coming out of my shell

coming out of my shell

Tuesday, September 6, 2016

Maiden, Mother, and Crone

I recently read a review for The Lightning Tree, a book by Emily Woof. The last sentence of the review said "...she succeeds in conveying the 'infinity of moments' that make up a lifetime."

Well, THAT scared the ever lovin' crap outta of me! I know it was meant to do otherwise. I realize the reviewer was reaching towards his/her best truth. In fact, it was a good sentence. However, I wonder if the concept of "a lifetime" is flexible, depending on your age?

I am going to tell you my theory on all this and (be forewarned) I will generalize like crazy. None of it will be new or insightful. Like on Battlestar Galactica, this has all happened before and it will happen again. Here goes.

When you are young a lifetime seems mostly ahead of you. The idea of building a life is formidable, but also exciting. I like to think time is meant to be filled with joy and wonder. The young still seem to know that. Youth is about hope, anticipation, and energy.
You learn about yourself and so much more. If the young tend to romanticize the future, it is their right. Youth is a dangerous, wonderful, adventurous stage.

Middle age is when you might consider your accomplishments and bask in your strength, or vice versa. You've probably had your ass kicked a time or two. In middle age people are a bit more savvy. A lifetime is no longer an idea, it has become a concrete reality. Middle age is when you finally figure out the mechanics, the process of living a life. At this point a person is usually sustained by responsibilities, duties, and love. Middle aged people are busy, busy, busy. It can be a stable, fulfilling time in a life.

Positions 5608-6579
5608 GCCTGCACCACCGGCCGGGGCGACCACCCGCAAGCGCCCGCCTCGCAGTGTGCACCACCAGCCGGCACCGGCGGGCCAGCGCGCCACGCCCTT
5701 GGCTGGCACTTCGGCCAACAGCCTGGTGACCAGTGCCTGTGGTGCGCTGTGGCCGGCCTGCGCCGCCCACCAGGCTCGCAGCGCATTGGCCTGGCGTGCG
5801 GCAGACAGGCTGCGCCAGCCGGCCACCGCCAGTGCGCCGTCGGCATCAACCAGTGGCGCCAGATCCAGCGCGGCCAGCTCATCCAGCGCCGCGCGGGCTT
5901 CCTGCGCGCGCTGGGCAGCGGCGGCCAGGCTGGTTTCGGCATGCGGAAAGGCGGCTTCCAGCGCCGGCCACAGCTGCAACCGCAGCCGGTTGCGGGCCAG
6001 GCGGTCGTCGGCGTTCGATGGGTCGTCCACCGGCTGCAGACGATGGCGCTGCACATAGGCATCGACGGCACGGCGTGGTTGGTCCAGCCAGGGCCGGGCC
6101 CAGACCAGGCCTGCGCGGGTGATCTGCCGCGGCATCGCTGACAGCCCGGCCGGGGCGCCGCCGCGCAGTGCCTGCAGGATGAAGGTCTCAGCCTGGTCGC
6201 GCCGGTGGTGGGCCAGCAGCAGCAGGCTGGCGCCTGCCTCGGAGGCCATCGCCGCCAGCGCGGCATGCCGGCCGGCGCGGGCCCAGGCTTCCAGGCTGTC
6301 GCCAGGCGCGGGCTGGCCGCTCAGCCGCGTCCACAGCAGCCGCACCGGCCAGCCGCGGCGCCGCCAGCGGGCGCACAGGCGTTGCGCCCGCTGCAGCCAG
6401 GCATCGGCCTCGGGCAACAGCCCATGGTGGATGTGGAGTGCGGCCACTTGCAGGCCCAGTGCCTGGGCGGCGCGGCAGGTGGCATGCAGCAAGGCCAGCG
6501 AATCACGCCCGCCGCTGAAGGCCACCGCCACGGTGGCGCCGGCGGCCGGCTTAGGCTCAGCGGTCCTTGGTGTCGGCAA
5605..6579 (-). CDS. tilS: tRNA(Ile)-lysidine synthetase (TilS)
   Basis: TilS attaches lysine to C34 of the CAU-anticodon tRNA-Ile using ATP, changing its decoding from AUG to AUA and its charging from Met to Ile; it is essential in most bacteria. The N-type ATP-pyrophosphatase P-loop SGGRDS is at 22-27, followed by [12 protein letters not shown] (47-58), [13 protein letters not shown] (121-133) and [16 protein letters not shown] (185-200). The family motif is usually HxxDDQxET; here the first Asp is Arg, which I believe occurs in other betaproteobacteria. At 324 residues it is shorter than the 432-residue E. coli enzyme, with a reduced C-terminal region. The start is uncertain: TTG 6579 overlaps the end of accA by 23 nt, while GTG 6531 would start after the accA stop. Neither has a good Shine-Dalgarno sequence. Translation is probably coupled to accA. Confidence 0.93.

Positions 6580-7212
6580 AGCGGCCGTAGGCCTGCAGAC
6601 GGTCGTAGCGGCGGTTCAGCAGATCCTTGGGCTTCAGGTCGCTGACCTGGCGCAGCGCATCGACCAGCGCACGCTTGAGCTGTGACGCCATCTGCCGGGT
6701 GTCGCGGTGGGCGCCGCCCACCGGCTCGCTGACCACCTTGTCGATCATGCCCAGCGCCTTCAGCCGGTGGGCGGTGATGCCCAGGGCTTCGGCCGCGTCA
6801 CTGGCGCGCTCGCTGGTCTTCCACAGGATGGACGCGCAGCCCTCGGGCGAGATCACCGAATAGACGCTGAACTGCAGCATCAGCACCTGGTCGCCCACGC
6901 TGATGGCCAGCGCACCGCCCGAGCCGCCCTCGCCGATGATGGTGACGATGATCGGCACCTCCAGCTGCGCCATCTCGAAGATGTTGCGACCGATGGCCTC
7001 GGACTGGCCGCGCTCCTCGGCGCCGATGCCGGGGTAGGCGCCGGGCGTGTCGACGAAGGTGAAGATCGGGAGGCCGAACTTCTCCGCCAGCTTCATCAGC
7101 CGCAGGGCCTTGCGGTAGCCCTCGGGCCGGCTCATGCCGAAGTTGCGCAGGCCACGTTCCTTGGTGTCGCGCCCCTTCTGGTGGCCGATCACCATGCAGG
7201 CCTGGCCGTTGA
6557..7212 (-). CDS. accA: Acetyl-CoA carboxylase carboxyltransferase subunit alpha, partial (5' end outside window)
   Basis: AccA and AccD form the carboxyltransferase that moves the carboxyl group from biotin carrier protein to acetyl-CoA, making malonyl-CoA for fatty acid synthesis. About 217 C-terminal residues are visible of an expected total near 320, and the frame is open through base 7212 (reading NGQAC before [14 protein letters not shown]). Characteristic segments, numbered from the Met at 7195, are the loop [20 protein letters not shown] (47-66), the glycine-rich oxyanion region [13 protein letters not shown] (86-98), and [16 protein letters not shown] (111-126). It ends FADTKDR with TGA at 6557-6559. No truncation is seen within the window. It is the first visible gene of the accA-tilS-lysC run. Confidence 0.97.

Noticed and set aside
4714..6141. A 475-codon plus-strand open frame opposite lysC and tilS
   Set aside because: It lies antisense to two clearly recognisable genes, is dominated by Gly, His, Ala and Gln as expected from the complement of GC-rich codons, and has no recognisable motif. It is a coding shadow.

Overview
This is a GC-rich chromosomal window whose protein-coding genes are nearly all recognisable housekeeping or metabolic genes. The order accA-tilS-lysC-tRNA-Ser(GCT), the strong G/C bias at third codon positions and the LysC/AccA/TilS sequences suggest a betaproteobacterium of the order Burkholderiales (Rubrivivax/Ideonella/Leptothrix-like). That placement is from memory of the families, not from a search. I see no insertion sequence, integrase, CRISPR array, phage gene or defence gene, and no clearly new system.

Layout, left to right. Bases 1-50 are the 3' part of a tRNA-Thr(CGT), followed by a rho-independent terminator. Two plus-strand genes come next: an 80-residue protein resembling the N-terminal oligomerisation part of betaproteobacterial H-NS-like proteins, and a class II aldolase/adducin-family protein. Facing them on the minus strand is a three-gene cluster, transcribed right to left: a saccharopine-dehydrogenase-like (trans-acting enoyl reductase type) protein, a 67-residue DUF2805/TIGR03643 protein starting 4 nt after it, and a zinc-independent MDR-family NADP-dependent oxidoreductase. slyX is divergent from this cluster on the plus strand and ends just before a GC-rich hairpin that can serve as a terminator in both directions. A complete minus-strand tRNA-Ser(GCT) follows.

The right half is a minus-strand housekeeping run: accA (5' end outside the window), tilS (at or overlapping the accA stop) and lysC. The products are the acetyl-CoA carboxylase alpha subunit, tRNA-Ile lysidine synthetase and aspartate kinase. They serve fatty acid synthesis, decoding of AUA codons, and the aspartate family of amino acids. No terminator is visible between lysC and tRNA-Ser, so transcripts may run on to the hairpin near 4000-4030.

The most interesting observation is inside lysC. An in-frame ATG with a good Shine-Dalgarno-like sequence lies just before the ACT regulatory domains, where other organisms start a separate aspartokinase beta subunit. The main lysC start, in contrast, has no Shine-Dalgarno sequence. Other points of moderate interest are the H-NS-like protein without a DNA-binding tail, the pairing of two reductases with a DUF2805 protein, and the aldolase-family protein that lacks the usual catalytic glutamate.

Older people know they are living on borrowed time. They realize there is an end to all this. If you are lucky enough to retire you eventually find yourself freed from routine distractions. Old age can be messy, fraught with physical limitations, health issues, money worries, and unresolved fears. Oh yeah, and sometimes you leak. However, your time is your own.

I am not really "old" yet, but I am no longer middle aged by any stretch of the imagination. As I age, I begin to think old age
has more in common with youth than with middle age because time has that lovely transcendent quality I was too busy to notice in middle age. Now I have time, once again, to experience the moment with eyes wide open.
Old age is a glorious and terrifying time of life. It depends on the person to balance that conflict. It is a struggle, I'll tell you that.

So when I read a sentence like "...she succeeds in conveying 'the infinity of moments' that make up a lifetime" I am not thinking, "Oh isn't that a beautiful thought?" Nor am I thinking "Hmmm, I'll have to remember that one when I have a few moments to reflect."  I am thinking "Holy Shit! A lifetime has a lot of moments to live through, but they are definitely not infinite."  


Yep, winter is coming.




20 comments:

  1. I can relate to every word of this, Colette, and contribute one more frightening old age dilemma. Mine. I am seventy three years old, closer to seventy four. I've had charge of two children for five years; the older will be 18 in December and is in college. She wants to be independent of me; shett of me, even, and has resources in the event I can no longer help her. The younger, though, has developed disabilities that have alienated much of the remaining family and the resources they represent. She is just starting high school. For at least four more years I must be available, and past that, given the lack of a support system for her. I often feel my moments must be infinity, in defiance of the order of the universe.